Celtic/Jewish Origins of surnames

Celtic Surnames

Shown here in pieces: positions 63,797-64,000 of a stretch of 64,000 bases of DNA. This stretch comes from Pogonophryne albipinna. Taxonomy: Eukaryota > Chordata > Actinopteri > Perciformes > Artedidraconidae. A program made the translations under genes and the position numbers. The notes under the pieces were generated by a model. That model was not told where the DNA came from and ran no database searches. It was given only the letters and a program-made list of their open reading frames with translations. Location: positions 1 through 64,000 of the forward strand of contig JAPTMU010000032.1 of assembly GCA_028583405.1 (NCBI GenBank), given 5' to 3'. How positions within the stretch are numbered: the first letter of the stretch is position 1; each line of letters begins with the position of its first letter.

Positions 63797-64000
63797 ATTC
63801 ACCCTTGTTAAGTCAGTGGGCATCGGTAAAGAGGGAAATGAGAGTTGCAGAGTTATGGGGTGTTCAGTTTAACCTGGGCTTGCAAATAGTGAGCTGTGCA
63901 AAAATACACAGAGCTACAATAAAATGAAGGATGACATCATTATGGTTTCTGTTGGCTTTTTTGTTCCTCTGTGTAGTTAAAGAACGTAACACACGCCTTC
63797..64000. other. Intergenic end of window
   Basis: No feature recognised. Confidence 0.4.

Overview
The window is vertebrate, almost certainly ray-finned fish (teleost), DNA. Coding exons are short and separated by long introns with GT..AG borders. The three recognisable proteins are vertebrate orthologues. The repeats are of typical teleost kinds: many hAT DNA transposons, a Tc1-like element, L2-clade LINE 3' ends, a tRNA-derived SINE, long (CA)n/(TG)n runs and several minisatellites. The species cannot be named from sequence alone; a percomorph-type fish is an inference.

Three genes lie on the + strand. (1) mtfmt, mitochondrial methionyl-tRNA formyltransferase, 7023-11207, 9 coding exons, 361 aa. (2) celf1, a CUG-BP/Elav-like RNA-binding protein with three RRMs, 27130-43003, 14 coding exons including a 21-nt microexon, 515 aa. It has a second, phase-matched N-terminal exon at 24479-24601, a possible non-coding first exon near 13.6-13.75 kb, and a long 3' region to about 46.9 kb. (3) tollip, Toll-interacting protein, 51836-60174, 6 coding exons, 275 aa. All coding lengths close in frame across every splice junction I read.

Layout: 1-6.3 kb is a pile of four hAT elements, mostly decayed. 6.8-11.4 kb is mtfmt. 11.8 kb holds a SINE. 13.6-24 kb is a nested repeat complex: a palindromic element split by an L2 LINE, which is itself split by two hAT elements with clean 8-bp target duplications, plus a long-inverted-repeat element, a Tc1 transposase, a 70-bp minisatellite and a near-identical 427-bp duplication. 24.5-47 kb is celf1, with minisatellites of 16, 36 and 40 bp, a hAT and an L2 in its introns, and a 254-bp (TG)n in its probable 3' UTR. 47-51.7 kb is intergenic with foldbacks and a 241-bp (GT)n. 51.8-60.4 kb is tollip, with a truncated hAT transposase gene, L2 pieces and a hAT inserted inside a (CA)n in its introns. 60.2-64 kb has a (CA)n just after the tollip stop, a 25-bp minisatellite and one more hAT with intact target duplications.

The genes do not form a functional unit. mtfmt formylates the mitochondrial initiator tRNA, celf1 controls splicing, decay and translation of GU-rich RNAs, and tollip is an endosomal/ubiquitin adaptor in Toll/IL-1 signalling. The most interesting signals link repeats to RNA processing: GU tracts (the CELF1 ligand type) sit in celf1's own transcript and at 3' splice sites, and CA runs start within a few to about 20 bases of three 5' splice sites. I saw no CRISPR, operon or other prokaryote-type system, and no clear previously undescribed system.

But as for the Mac, it is found joined to all sorts of foreign names, almost as easily, but, of course, not near so plentifully as to Celtic names.–Hebrew, Greek, Latin, Danish, Norman, and Welsh. To Hebrew names as in MacThomas, MacComas (the Th being lost), MacParlan, MacFarlane (for MacPartholáin, i.e., MacBartholom-aeus.) Very strange is the junction of the western mac with some decidedly eastern names, as in MacDavid (also MacDavitt, MacDevitt, and MacDaid), MacSimon (anglicised Fitzsimons, Simmons, and Simson). Even MacIsaac is found in Scotland and in the Isle of Man, in which latter place it is sometimes shortened and corrupted into ‘Kissack’; and, of course, we are all familiar with the Highland MacAdam. It is found with Greek names in MacAndrew (for MacAindreis), MacNicholas (MacNioclais), MacNicholl (MacNiocoil), MacGregor (MacGriogora), and others. With Latin names, as in MacManus (for MacMaghnusa from Magnus), MacConsidine, and Considine without the Mac (from Constantin-us), MacRealey, Magrealey, and Grealey (for MacRiaghla, from Riaghal, i.e., Regulus), and several others. These Latin, Greek, and Hebrew names–many of them Biblical–might have been borne either by Celts or foreigners; but as most of them go back to the first ages of Christianity in Ireland, they generally denote families of Celtic origin. Many families of Danish origin show this by their name, as the MacAuliffes (from MacAmhlaoibh, i.e., son of Amlaf or Aulaf), the MacHammonds and MacCammonds (from MacAmaind), the MacOtters and ‘Cotters (MacOtair) and others; yet, it must not be forgotten that after a while Amhlaoibh, Amand, Otar, &c, came to be used also by Celtic families, and therefore in some cases the only thing Danish about such people would be their names.

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